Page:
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Public Notices

April 20, 2014

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Kingsport Man Pleads Guilty To 2012 Murder In Hawkins County

Originally published: 2014-01-14 11:04:01
Last modified: 2014-01-14 11:14:35
 


Randy Harr Sentenced To 29 Years In Prison At Hearing In Greeneville Monday

BY KEN LITTLE

STAFF WRITER

A Hawkins County man who shot a Surgoinsville man to death in 2012 entered a guilty plea to second-degree murder Monday in Greene County Criminal Court.

Randy E. Harr, 51, of 503 Preakness Court, Kingsport, had been charged with first-degree murder in the March 20, 2012, shooting death of 36-year-old Christopher Varalli, of 478 George Allen Road. Harr, who is represented by Greeneville lawyer Louis Ricker, agreed to accept the second-degree murder plea.

Judge John F. Dugger Jr. sentenced Harr to a prison term of 29 years, at 100 percent release eligibility, meaning that Harr must serve at least 85 percent of the sentence before being eligible for parole.

The 29-year sentence Harr received is above the normal sentencing range for second-degree member, which Harr agreed to as part of the plea arrangement.

Alex Pearson, prosecuting assistant district attorney general, said Harr had conspired to kill Varalli and shot him "a number of times" with a .22 rifle, then set fire to Varalli's house.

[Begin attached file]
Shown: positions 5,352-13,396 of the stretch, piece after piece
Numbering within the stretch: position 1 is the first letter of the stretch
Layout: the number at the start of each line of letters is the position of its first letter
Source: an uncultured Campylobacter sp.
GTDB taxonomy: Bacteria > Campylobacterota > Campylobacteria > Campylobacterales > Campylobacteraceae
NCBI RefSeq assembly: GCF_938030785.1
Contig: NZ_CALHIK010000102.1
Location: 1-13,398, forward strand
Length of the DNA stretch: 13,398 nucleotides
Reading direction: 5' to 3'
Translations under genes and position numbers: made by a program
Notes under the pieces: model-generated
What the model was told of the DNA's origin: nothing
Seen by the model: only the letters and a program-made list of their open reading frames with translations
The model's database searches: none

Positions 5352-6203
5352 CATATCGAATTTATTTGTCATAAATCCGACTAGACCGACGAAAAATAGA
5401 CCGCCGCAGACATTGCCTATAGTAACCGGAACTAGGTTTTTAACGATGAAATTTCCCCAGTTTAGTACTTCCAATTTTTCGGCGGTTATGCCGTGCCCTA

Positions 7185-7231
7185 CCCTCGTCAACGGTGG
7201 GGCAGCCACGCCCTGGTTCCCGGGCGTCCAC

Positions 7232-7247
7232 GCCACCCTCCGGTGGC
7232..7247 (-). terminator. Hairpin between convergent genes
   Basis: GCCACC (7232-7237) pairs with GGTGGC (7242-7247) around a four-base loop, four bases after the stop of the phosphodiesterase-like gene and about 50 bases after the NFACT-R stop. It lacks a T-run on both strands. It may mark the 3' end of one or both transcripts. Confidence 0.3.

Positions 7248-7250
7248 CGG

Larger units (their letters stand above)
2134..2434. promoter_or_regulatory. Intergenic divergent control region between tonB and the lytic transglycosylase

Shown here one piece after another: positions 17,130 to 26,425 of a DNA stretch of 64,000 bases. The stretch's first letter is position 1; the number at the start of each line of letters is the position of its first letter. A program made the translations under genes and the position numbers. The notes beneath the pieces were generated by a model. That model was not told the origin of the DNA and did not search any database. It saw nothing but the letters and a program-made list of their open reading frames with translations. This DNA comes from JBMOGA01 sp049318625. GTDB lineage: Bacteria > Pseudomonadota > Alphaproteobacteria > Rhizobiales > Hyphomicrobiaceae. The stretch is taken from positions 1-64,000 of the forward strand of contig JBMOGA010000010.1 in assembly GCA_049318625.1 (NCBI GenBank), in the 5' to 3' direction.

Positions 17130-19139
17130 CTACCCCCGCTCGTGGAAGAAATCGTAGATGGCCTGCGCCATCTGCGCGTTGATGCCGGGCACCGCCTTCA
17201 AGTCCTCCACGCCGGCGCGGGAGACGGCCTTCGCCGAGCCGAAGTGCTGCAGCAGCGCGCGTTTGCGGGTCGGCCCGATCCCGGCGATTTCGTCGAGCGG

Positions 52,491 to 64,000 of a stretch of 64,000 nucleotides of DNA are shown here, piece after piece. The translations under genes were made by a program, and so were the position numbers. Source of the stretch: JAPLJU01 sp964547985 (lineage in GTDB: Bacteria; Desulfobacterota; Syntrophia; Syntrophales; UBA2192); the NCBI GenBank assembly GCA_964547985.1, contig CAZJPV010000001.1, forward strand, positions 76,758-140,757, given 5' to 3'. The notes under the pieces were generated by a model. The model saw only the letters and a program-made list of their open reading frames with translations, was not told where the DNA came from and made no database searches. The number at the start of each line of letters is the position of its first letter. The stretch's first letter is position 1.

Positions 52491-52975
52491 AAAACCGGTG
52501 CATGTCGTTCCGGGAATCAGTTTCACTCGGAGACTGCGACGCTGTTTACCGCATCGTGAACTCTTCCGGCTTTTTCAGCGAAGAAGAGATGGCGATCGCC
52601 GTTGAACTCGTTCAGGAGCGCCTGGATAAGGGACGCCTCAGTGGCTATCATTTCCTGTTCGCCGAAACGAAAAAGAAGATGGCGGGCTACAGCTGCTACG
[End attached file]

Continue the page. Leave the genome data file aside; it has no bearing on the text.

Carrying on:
A postal worker saw the fire and Varalli was rescued from the burning house, but later died of his wounds.

Harr was indicted Dec. 10 by a Hawkins County Grand Jury. He briefly made an appearance on the Tennessee Bureau of Investigation's "Top 10 Most Wanted" list.

Harr was taken into custody Dec. 13 by the United States Marshals Service at a campground in Gainesville, Fla., where he had reportedly been staying in a tent for a couple weeks.

Dugger, a Circuit Court judge, also presides over Hawkins County cases. Harr agreed to waive the venue to enter the plea in Greene County, where Dugger is hearing cases this month.

Harr had been scheduled for trial in February on the first-degree murder charge in Hawkins County.

"Considering everything, it's an appropriate resolution," Pearson said after sentencing.

 
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